On the flip side, online learning can be a little isolating, and service members and veterans may find themselves looking to connect with others about the GI Bill, finishing school while deployed or the job search.
Veterans and members of the military "need people who understand their situation and what they are going through," says Louis Martini, associate vice president of military and veteran education at Thomas Edison State College. "And they do tend to open up more to veterans who have similar experience."
Below are three steps veterans in online bachelor's programs can take to connect with their peers.
1. Contact classmates directly: Online students are typically required to make brief introductions at the start of class. And in many cases, veterans or service members will reference their military experience in those shared paragraphs, says Air Force Master Sgt. James Wagner.
The California native earned his online bachelor's degree in professional aeronautics at Embry-Riddle Aeronautical University—Worldwide, where veterans and military members made up about 74 percent of online undergraduate students in 2013-2014, according to data reported to U.S. News in an annual survey.
"Read everyone's introduction," says Wagner, now pursuing an online master's degree in management from Colorado State University—Global Campus. "Reach out to them and ask a question."
Students don't necessarily need to be in touch on a class discussion board, where sometimes students will mention their military experience, but can instead reach out through email, says Oklahoma National Guard Lt. Col. Shad Satterthwaite, assistant vice president for university outreach and director of advanced programs at University of Oklahoma. Veterans and members of the military made up about 29 percent of online undergraduates in 2013-2014, per data reported to U.S. News.
"Students can say, 'Hey, I know you were serving in Iraq on these days. Did you happen to know this person?' or 'I had a buddy who was killed over there.' That helps you connect, and even though you are miles away you can have a common experience together – and I think that can be helpful."
2. Look for relevant virtual student groups: Last year, Wagner helped Colorado State University—Global Campus start its first chapter of Student Veterans of America, a national nonprofit that advocates for student veterans. He did it partly to network, but also to share his experience and help both undergraduates and graduate students navigate issues with the GI Bill, time management and studying while deployed.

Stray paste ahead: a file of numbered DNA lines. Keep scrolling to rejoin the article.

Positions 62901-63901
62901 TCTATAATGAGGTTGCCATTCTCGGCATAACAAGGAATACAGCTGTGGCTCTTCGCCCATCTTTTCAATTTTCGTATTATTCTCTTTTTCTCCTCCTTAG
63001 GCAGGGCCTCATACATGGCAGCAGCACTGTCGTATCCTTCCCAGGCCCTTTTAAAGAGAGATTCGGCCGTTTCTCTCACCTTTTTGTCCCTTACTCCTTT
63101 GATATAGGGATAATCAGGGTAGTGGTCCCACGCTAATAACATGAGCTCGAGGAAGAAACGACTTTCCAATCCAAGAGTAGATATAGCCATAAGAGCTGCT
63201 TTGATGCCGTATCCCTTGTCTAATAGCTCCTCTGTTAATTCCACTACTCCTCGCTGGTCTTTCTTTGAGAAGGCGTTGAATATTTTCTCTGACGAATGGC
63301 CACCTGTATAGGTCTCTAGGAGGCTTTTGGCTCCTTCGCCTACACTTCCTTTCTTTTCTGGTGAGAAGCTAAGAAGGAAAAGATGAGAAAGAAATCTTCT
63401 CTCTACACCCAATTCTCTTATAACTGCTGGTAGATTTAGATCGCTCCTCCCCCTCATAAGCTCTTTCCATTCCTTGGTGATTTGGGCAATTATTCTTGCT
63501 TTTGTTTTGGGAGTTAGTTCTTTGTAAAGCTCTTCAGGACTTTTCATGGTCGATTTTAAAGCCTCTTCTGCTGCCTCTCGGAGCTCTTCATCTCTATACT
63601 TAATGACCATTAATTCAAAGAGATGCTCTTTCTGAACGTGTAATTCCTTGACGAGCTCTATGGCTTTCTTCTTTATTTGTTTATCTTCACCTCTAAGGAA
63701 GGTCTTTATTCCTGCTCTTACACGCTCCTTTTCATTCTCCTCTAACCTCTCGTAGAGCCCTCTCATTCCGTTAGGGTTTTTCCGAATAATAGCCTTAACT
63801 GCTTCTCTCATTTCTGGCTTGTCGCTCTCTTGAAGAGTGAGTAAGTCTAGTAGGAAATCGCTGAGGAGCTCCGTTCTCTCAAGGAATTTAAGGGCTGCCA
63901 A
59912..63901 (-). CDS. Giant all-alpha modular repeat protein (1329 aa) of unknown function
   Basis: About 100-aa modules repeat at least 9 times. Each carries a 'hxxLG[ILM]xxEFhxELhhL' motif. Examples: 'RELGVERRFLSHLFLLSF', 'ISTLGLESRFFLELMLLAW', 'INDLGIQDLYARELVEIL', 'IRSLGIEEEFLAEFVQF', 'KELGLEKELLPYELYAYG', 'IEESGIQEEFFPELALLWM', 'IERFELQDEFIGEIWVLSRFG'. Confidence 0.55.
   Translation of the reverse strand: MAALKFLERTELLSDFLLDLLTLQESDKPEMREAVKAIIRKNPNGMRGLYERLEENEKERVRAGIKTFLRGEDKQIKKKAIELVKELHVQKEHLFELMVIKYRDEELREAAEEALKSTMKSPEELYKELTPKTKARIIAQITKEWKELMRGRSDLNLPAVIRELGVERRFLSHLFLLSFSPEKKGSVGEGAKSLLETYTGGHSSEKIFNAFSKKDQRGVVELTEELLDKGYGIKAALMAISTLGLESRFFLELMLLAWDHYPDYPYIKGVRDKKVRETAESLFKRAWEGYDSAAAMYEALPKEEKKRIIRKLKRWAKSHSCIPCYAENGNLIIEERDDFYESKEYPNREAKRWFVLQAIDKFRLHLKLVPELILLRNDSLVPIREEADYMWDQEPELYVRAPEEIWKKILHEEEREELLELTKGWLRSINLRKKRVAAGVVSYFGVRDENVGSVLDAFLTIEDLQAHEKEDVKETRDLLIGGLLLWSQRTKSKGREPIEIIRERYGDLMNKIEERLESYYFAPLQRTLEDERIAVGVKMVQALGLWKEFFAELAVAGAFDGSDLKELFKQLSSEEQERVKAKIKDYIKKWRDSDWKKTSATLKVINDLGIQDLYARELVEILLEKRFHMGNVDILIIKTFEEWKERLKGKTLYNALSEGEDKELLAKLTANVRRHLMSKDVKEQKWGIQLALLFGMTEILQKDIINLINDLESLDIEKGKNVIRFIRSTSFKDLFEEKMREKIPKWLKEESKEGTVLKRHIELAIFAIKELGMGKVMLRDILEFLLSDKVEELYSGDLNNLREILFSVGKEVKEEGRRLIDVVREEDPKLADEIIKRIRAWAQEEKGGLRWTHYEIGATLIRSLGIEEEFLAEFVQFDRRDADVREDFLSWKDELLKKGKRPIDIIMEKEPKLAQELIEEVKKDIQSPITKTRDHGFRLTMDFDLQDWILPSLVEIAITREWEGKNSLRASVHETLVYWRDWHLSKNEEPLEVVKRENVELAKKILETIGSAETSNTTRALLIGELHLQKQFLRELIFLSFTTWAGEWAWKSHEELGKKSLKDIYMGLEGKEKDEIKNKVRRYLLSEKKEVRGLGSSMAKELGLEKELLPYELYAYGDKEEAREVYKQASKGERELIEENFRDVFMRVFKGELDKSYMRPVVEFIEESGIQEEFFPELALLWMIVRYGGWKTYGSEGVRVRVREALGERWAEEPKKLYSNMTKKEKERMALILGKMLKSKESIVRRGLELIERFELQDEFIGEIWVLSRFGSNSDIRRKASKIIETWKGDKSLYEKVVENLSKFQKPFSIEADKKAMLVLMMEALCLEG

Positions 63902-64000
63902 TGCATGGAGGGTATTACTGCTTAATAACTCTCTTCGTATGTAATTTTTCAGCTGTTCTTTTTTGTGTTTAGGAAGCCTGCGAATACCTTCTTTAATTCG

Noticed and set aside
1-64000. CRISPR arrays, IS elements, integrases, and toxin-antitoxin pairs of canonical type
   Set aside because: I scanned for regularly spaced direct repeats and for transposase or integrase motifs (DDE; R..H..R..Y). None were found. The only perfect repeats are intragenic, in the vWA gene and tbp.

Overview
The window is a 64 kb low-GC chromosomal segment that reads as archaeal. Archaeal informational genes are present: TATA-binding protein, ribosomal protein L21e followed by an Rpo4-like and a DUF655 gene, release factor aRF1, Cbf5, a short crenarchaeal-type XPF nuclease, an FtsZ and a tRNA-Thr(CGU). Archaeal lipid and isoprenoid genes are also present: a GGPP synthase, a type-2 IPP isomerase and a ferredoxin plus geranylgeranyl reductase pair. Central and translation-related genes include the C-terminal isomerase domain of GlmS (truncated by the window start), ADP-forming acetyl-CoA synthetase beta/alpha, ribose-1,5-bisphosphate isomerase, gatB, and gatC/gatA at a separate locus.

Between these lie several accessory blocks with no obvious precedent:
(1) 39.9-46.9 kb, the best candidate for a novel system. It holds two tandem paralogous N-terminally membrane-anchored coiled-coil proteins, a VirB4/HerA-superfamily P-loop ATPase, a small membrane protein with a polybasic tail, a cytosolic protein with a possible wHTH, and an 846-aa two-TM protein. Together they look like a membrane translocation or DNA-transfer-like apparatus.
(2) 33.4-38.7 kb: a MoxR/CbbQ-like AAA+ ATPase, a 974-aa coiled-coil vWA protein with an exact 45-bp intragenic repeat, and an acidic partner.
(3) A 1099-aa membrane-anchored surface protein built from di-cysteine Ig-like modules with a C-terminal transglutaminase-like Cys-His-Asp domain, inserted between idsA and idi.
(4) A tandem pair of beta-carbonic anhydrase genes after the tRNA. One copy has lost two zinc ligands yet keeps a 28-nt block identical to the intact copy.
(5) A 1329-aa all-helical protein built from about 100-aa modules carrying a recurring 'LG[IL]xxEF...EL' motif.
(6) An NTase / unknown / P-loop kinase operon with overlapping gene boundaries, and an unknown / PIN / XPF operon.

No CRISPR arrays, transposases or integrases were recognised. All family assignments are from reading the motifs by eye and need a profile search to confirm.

Students with military experience will already see a link to the chapter when they open up their student portal. From there, Wagner says, students can access information about scholarships, job openings and services available for veterans.
At American Military University, more than 2,000 students are members of the school's Student Veterans of America chapter, says George Vukovich, director of veterans outreach. Recently, a group of students formed an organization for veterans who were struggling with post-traumatic stress disorder and traumatic brain injury.
"There are a lot of students at a lot of universities that are suffering from invisible injuries and they want to communicate with like-minded people, people who are experiencing similar things," says Vukovich, a veteran of the Marines.
Schools often have unofficial veteran-focused Facebook groups that can also be good resources for students, experts say.
3. Explore school resources: In many instances, online programs will have their own resources for veterans in the form of dedicated staff or websites. At American Military University, for example, the school has created a virtual veterans center where students can learn about clubs, engage with others on discussion boards and explore job opportunities, among other options, Vukovich says.
At the University of Oklahoma, students have access to the Green Zone, a website with information about the school's Student Veterans of America chapter, scholarships for veterans and what to do when called to active duty while studying. Faculty can also be Green Zone certified, meaning they've gone through training to assist student veterans with their concerns.
"Schools advertise these kinds of things and if it's something you've got, then go check it out," Satterthwaite says. "If it's not what you think, that's OK. You don't have to be a part of it. But there may be something in there you would be missing out of otherwise."
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